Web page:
The court’s determinations were not favorable to Myraid on either point.
With regard to the first point, the court found:
[T]he only “inventive concepts” in their Method Claims are the patent ineligible naturally occurring BRCA1 and BRCA2 sequences themselves. The claims contain no otherwise new process for designing or using probes, primers, or arrays beyond the use of BRCA1 or BRCA2 sequences in those processes.
With regard to the second point, the court found:
[I]f allowed, Plaintiffs’ Method Claims would essentially foreclose the most widely used means to study and test for BRCA1 and BRCA2 genes.
The court also found “striking” similarities between the Myriad Method Claims and the claims at issue in Ariosa Diagnostics, Inc. v. Sequenom, Inc., where the U.S. District Court for the Northern District of California found that Sequenom’s claims to methods of diagnosing fetal conditions by detecting cell-free fetal DNA in maternal plasma were not patent eligible. (This PatentDocs article by Kevin Noonan has a good summary of the Sequenom case and Sequenom’s arguments in its pending appeal to the Federal Circuit.)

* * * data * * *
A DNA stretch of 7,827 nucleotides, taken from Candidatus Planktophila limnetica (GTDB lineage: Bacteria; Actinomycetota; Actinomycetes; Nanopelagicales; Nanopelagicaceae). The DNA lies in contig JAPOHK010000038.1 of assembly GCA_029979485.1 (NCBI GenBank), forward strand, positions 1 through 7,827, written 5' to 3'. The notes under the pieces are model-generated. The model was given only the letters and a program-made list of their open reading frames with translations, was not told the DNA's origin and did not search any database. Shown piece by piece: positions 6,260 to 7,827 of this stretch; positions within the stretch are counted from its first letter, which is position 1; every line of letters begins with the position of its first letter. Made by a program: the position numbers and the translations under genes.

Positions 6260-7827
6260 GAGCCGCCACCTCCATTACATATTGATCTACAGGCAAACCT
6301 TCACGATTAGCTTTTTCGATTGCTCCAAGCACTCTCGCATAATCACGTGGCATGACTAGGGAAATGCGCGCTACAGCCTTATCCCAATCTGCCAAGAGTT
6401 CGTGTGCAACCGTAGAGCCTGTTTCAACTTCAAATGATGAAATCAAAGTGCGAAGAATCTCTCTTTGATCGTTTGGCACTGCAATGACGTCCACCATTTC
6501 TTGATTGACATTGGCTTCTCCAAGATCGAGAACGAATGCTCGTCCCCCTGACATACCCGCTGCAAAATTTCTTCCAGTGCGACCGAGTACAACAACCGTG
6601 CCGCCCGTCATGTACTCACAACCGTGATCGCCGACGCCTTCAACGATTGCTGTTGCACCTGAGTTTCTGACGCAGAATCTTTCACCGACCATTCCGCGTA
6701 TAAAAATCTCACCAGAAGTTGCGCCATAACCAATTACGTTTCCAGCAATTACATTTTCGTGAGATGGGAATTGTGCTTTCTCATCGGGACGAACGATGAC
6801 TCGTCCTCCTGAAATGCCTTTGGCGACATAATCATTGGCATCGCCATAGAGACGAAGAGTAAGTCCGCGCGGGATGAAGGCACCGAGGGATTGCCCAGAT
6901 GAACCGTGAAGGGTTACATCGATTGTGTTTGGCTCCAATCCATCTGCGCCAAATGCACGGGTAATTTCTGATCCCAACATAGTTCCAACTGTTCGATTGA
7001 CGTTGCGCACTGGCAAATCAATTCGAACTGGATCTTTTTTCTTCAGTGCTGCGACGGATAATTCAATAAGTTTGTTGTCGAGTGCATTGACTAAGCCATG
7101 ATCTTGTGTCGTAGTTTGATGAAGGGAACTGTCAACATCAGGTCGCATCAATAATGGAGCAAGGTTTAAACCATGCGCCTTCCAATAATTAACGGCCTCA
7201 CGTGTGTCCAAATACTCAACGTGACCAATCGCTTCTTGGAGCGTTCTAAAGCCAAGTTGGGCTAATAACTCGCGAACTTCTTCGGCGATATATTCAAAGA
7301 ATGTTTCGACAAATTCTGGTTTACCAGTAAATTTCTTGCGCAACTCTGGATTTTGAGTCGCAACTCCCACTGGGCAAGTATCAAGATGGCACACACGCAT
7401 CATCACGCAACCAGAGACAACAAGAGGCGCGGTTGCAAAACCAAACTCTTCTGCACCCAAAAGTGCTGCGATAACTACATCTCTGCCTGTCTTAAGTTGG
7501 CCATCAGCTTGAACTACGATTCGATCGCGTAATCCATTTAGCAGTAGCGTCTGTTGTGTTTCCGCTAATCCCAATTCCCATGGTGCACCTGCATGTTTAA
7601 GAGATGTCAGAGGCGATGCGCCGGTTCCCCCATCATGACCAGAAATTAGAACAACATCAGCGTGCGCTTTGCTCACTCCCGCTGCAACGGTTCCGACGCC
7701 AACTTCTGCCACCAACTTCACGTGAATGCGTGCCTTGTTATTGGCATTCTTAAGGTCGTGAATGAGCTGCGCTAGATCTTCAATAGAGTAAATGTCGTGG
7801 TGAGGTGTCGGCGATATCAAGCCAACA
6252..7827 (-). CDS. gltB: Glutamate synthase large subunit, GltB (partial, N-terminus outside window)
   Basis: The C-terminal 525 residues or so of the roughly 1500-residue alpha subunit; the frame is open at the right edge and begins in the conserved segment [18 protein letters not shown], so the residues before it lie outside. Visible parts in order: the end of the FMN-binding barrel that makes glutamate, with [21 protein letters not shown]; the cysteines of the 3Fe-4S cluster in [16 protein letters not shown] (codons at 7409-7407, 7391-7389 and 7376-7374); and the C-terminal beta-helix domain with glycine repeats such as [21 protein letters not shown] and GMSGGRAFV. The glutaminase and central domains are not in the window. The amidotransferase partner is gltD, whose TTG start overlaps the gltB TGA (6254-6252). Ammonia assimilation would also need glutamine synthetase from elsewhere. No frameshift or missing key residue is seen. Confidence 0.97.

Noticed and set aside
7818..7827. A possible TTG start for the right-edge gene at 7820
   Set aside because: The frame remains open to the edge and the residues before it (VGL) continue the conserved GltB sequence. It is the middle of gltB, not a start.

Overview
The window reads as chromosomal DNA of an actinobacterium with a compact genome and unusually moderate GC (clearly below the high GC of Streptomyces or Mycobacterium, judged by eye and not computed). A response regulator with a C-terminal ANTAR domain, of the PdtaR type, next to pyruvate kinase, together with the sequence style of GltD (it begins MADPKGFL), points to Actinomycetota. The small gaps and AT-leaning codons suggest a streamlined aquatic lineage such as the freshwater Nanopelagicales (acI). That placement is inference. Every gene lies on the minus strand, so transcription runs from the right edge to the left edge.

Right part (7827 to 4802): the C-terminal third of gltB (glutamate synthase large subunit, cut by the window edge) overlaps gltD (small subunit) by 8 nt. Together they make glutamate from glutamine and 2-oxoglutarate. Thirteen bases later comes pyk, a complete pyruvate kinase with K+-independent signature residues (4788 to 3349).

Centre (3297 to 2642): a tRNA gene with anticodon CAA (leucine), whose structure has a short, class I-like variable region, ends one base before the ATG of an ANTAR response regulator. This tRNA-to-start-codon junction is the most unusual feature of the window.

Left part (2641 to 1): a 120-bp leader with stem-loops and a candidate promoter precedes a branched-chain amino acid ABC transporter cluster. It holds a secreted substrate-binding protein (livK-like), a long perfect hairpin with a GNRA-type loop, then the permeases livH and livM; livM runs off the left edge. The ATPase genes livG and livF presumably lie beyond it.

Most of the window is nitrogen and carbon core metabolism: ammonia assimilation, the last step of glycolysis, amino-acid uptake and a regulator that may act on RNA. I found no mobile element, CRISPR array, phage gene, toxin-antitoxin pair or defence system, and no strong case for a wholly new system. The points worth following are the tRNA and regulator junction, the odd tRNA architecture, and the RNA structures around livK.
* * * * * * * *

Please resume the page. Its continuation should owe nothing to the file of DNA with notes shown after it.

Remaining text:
Thus, the court determined that Ambry had “raised a substantial question concerning the Method Claims’ subject matter eligibility.”
Based on the foregoing, the court concluded that Myriad had not established a likelihood of success on the merits, and so was “not entitled to a preliminary injunction at this time.”
Is This The End For The Myriad BRCA Claims?
Although the decision here is not a final decision on the merits of the patent eligibility issue, it is difficult to imagine Judge Shelby reaching a different conclusion after further proceedings, unless the Federal Circuit issues more guidance in the meantime (as it may do in Sequenom.) Thus, it is likely that Myriad will appeal this decision, unless it is able to reach settlement agreements with Ambry and the defendants in its other pending patent infringement suits. Although Myriad recently settled with Gene By Gene, this decision likely will undermine Myriad’s ability to negotiate favorable terms with the remaining defendants.